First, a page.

Knowledge Synthesis Projects and Knowledge Translation Considerations: Patterns and Trends in a Specialized Research Centre

Authors: Sebastianski M, Bialy L, Thomson D, and Hartling L

Presenter: Dr. Meghan Sebastianski

Institution: Alberta Strategy for Patient-Oriented Research (SPOR) SUPPORT Unit Knowledge Translation Platform, University of Alberta


Knowledge synthesis (KS) is the cornerstone for evidence-based decision-making. Yet, KS activities will only have impact if accompanied by a knowledge translation (KT) plan including knowledge users and decision makers. 

DESIGN: Quality assurance of KS projects supported by a specialized research centre.

OBJECTIVES: Describe the KS projects we have supported to: 1) understand the supports required, maximize resource utilization, and build on lessons learned; and 2) identify opportunities and mechanisms to optimally integrate KT into KS processes.



We implemented a survey that gathered information on KT considerations, knowledge users, and dissemination. 



Response rate was 75.9% (63 of 83). Less than half of respondents (42.9%) indicated they had a KT plan. Various knowledge users were involved, mainly healthcare practitioners (54.0%), with only 14 studies (22.2%) identifying patients as knowledge users.  Review results were used for a variety of purposes and products, e.g. decision aids, clinical practice guidelines, coverage decisions, grant applications, and subsequent projects.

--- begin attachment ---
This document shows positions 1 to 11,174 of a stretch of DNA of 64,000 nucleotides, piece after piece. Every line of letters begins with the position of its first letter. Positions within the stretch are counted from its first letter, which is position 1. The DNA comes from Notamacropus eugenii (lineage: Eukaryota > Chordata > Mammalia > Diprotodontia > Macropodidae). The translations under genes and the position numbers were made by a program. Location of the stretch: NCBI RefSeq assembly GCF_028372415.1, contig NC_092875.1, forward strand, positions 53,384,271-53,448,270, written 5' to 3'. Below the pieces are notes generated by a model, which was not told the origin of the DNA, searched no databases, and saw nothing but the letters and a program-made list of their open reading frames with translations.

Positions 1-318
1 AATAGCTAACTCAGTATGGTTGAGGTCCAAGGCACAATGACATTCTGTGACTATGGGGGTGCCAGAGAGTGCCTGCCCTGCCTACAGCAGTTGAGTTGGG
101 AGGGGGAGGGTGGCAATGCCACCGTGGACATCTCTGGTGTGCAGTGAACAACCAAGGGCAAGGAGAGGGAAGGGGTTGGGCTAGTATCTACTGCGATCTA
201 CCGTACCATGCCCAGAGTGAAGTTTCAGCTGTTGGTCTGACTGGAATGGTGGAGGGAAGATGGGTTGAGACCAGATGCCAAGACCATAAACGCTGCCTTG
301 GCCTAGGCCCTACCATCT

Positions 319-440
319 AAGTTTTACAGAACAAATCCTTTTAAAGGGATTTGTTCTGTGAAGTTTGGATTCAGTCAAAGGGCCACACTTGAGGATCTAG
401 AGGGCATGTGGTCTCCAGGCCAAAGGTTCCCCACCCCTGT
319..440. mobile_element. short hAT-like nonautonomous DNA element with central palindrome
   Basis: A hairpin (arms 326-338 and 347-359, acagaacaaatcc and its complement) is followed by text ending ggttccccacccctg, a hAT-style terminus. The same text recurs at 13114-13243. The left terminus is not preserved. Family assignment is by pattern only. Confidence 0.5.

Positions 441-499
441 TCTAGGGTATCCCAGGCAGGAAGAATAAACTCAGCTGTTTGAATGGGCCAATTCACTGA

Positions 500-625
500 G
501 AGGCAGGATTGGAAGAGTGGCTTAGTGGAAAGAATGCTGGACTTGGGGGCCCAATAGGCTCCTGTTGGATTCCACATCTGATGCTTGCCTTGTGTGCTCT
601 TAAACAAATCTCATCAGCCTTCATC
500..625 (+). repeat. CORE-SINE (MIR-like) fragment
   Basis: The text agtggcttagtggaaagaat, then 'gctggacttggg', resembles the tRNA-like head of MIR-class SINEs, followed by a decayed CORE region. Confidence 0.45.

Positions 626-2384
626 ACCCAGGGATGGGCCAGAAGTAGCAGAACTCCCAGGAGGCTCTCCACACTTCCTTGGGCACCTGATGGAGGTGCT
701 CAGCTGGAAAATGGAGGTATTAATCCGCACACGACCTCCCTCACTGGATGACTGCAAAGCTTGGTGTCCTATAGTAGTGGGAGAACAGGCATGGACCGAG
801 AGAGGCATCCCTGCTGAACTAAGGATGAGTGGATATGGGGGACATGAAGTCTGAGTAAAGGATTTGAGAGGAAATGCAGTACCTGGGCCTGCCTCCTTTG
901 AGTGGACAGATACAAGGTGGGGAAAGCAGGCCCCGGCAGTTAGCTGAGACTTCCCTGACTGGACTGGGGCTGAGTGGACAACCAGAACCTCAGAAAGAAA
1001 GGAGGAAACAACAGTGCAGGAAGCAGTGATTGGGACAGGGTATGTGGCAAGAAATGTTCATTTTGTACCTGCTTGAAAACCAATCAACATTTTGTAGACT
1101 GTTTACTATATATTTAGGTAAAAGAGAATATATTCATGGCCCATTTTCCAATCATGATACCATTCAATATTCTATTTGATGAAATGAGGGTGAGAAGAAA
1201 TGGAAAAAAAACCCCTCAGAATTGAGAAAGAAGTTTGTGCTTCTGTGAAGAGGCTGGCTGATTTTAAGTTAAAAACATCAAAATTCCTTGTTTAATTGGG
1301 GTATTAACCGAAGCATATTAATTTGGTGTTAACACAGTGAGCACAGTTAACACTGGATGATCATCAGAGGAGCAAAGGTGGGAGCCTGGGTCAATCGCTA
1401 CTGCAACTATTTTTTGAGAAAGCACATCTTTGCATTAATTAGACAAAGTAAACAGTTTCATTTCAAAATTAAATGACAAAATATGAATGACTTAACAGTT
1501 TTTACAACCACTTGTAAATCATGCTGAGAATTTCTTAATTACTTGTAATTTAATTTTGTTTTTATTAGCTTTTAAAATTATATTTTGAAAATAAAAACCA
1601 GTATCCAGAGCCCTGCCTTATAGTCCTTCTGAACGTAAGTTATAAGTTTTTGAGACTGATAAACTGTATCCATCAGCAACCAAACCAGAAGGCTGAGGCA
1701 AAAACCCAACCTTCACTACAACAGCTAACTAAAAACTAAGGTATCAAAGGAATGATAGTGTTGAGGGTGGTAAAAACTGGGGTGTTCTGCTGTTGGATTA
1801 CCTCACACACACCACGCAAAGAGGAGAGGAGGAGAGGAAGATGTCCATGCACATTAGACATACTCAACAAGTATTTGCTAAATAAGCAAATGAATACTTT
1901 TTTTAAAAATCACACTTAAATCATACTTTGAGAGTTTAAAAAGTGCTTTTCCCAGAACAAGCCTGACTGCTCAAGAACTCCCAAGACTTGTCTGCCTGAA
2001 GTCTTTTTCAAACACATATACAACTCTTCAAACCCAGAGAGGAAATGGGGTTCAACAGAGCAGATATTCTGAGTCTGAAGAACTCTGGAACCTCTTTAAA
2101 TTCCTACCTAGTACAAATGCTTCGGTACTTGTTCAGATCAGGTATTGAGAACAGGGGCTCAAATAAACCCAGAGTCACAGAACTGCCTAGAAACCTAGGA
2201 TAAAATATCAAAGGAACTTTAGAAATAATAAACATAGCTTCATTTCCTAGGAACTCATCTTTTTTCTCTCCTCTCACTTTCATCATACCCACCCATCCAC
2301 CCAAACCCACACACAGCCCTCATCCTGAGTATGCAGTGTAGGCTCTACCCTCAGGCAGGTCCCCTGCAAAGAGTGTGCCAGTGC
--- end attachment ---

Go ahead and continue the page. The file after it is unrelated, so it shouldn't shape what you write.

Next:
We have supported a large number of KS projects that have the potential to impact patient health outcomes; however, less than half had a KT plan. Among those with a KT plan, a variety of knowledge users were involved and a range of products have emerged with the potential to bridge the research-practice gap. Nevertheless, our data demonstrate that more work needs to be done to enhance linkages between KS projects and KT activities to ensure optimal impact on patient outcomes.


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